Ten Things I Wish They Told Me Before I Started Coaching

By Mike Scerbo, Assistant Athletic Director for NCAA Compliance and former head women’s lacrosse coach, Duquesne University @CompliantMike

In the spring of 1996 (I know, I’m old) I started my coaching career as an assistant coach at SUNY Oswego. After 21 years, with stops along the way as a head coach at Limestone College, an assistant coach at Ohio State, and finally as a head coach again at Duquesne University, I transitioned into an administrative role. Now as the Assistant AD for Compliance at Duquesne, I look back and wish someone would have shared some nuggets of wisdom before I embarked on my two-decade coaching journey. With that in mind, here are ten things I wish I would have known before the journey began:

   Photo courtesy of Duquesne Athletics Media Relations.
  1. The hours are a little funky – Having been an athlete, I knew coaching would not be a 9-5 job. There are early-morning/late-night practices, night games, and of course weekend work. These thoughts were a given, but as a coach even a 12-hour day (long by most standards) is common place. In coaching you could be on the field recruiting for 12 straight hours and still have work to do once you return to your hotel. You might get on a bus at 6 AM, head to a game and return that same night at 11 PM, only to have to stay in the office to break down film for tomorrow’s practice. 52 weeks in a year mean 52 weekends and coaches work 45 of them! And my friends with office jobs complained when they had to work until 5:30 pm.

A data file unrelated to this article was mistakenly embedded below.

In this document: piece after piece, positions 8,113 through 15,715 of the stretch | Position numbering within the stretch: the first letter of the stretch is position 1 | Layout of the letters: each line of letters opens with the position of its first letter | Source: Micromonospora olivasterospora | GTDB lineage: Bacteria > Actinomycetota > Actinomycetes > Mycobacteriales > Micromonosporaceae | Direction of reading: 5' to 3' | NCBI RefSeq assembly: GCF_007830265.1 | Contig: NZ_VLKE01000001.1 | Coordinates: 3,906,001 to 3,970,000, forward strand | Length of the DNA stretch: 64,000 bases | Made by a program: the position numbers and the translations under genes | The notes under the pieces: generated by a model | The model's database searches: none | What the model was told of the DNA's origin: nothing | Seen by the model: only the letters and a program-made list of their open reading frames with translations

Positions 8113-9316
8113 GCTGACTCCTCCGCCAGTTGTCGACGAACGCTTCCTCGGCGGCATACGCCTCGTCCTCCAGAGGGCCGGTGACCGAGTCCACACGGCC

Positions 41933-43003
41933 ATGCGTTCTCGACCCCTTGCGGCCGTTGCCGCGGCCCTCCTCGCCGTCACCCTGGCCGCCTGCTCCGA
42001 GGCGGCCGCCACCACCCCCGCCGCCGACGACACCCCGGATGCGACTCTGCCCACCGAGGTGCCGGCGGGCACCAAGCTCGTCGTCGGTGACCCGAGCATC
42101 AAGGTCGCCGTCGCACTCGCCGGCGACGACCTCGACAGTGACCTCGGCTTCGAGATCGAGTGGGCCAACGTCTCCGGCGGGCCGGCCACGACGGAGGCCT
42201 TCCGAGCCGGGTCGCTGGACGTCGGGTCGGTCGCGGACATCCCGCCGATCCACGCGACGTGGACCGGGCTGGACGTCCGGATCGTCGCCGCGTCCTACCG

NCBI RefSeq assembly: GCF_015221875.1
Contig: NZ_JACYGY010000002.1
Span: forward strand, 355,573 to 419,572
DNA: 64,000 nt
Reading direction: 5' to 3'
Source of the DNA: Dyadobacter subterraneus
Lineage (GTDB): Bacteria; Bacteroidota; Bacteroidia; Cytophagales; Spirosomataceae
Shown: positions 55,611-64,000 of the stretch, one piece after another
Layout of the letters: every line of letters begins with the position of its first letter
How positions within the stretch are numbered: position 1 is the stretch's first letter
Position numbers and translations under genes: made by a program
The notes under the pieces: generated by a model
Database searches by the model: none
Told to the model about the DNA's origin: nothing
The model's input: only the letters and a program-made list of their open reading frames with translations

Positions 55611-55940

2. I should have bought stock in Panera – Dining on the road is an adventure when you are trying to feed an entire team. There are always arguments on where to go, struggles getting reservations, and of course interesting service. The one thing that was constant was Panera. In 21 years of coaching, I don’t think we made a road trip WITHOUT a Panera stop! We would travel well out of our way for the “You-Pick-Two.” Lunch or dinner, Panera would be the one place everyone would agree on. I finally wised up and got a My Panera Rewards card, but if I had bought their stock when I first started coaching, I could have retired by now (Irony: I am sitting in a Panera as I write this).
  3. Night games are NOT fun – As a player it was always great to play “under the lights.” I am not quite sure why, but the feeling of being on the field with the lights casting their shadows everywhere was exhilarating. As a coach, night games STINK, especially on the road. Let me tell you, the wait is excruciating. You get up for breakfast at 8 AM. Maybe you grab a workout or go over the game plan one more time. Then it’s off to shoot-around. 30-45 minutes of stretching, shooting, and passing before you go to find lunch. Then it’s back to the hotel for guess what, more waiting. 7 PM never comes fast enough!
  4. Bus seats are not comfortable after 30 – When I was younger, sitting on a bus didn’t seem too bad. Even watching my players sleep on a road trip, they seemed comfortable and sometimes it was an effort just to wake them. However, after you turn 30, busses are the last place you want to sleep. Give me a cement floor with a rock as a pillow and I would jump on that before a charter bus. I could never get comfortable and when it came time for the much-needed rest stop, it would take me 15 minutes just to get my knees to work again. Oh, it’s only a 10-hour ride home from Amherst, not a big deal.